Jewish musician gets new studio in Scottsdale | Community
Scott Leader, the Jewish musician, producer and songwriter who owns Brick Road Studio in Scottsdale, says he’s probably worked with every well-known contemporary Jewish singer-songwriter. He has also recorded vocals for pop star Dua Lipa and voice-overs for former Olympian Michael Phelps. “You never know who’s going to walk through the door,” Leader said.
After 12 years, Leader opens a new door. The building that houses Brick Road Studio has been sold, forcing it to move. By early April, everything should be up and running in the new, larger studio just around the corner at 7430 E. Butherus Dr.
“We were able to build this place from scratch,” Leader said.
Leader experienced a recording studio in the 1990s with his high school grunge band. Previously, he learned to play the piano by listening to Billy Joel records as a child.
And he learned to play the guitar after an NFTY youth program counselor asked him to be the song leader. “Being in front of groups of people at NFTY really shaped me,” he said, “and set me on the path to start playing music.”
His youth band experiences also speak to the crucial role music played in Leader’s post-bar mitzvah Jewish life. Leader, who is part of the Sababa trio and has performed across the country and around the world, said he enjoys connecting with the Jewish community through music.
“No matter where you are and the cultural differences, Jewish music is something all Jews understand,” he said. “They’ve heard the lyrics before, even though the melody is different.”
Leader first discovered music production while working at Sam Glaser’s famed studio in Los Angeles. While Leader taught at a Jewish school in Austin, Texas, he was fresh out of college and unsure what he was doing with himself. Interning at Glaser that summer, however, “altered the trajectory of my life,” he said, introducing him to the field of recording.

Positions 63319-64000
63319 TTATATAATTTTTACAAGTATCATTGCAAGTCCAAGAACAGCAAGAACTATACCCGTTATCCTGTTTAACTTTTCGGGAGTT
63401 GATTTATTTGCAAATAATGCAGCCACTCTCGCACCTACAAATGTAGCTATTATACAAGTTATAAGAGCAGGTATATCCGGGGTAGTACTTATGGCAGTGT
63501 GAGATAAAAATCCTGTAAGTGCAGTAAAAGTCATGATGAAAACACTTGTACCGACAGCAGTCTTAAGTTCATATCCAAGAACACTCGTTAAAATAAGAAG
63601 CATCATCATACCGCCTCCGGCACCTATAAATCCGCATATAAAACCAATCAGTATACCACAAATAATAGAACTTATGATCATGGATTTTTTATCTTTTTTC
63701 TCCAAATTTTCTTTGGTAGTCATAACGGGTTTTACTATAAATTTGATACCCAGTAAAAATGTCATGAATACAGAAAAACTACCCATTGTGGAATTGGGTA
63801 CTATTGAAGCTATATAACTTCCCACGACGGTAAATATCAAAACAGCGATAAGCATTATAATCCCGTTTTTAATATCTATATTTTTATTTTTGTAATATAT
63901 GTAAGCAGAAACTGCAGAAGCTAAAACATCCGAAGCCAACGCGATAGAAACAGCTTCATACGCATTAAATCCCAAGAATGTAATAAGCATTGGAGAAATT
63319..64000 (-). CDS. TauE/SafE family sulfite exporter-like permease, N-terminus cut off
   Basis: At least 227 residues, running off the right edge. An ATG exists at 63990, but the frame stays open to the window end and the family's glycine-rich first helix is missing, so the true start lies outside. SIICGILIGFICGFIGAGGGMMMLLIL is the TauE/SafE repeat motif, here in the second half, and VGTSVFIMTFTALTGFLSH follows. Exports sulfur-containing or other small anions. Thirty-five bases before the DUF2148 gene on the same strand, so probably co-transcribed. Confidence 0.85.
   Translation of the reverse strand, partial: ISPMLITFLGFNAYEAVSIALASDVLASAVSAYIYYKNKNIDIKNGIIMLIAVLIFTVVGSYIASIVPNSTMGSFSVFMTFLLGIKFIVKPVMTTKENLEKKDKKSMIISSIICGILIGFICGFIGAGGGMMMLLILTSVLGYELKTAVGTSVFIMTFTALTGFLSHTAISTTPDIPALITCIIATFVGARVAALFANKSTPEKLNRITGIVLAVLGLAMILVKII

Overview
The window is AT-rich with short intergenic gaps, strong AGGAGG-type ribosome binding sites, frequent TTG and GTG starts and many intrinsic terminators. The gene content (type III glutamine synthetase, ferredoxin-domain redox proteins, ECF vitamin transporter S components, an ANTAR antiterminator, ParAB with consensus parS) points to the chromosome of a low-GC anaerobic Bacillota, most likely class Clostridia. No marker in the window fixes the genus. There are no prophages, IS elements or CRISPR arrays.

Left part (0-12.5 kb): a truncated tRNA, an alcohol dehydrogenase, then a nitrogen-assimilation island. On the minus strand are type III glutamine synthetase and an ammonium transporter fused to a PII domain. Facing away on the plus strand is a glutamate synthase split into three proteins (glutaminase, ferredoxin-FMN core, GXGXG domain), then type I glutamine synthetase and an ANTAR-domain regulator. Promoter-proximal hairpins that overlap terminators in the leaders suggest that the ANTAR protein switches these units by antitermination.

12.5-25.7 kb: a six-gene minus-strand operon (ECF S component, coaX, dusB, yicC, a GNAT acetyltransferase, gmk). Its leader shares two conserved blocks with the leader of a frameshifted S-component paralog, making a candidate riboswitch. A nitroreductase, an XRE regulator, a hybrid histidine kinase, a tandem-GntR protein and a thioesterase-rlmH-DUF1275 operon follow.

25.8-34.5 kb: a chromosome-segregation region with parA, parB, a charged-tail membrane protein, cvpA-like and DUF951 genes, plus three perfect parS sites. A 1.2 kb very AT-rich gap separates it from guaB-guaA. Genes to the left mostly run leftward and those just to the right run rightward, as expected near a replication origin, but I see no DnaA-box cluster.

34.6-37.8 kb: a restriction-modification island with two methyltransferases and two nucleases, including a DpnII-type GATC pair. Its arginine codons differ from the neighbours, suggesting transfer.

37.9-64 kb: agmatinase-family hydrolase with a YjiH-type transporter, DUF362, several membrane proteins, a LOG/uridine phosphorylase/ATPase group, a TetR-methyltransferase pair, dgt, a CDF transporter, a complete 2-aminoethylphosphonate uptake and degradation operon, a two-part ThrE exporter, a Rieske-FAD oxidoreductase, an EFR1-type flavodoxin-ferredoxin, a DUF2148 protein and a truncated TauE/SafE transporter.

Around the same time, another Jewish singer-songwriter—Noah Budin—came to Austin to perform for an audience of 1,000 at the Jewish Community Center. A mutual friend suggested to Budin that Leader play a song on his set, so the two jammed together. They succeeded.
“The night before the gig, he said, ‘Dude, I wish you would play this gig,'” Leader recalled. “I’m going, ‘Great, that would be great. What song do you want me to do? He says, “All.”
And so Leader stayed up until 3 a.m. pounding on the piano, learning all of Budin’s music. Performing for him the next day encouraged him to pursue his dream of making music professionally.
“The concert was one of the most incredible experiences of my life,” he said. “Sometimes something happens musically with two people – you just click and hear each other, you have those moments where it sounds so good. We had never rehearsed before.
Decades later, Leader writes and performs Jewish music for his band and helps other artists produce at Brick Road Studio. It’s a unique skill set that he says helped his studio survive when others closed during the pandemic.
Since COVID-19, his two bandmates have become busier doing other things, but Sababa has been working on songs remotely and plans to release an album this year.
He is also a solo cantor at Congregation Kehillah in Cave Creek and teaches music production a few days a week at Arizona State University, where he earned a master’s degree in education.
Previously, he earned degrees in science and Judaic studies at the University of Arizona, where he transferred from Rutgers University his freshman year after visiting a friend.
“I got off the plane in February and it was 75 degrees and sunny,” he said. “After I got home, I got in my car, drove across the country and transferred to the U of A.”
He lived in Austin for two years after college and in Los Angeles for two years after that. “I came back here because I like the weather and the atmosphere here,” he said.
And if the 200 albums of Jewish music he’s helped produce over the past two decades are any indication, Leader’s vibe is also appreciated here. jn
For more information, visit brickroadstudio.com.
Rudy Malcom is a Baltimore-based freelance journalist.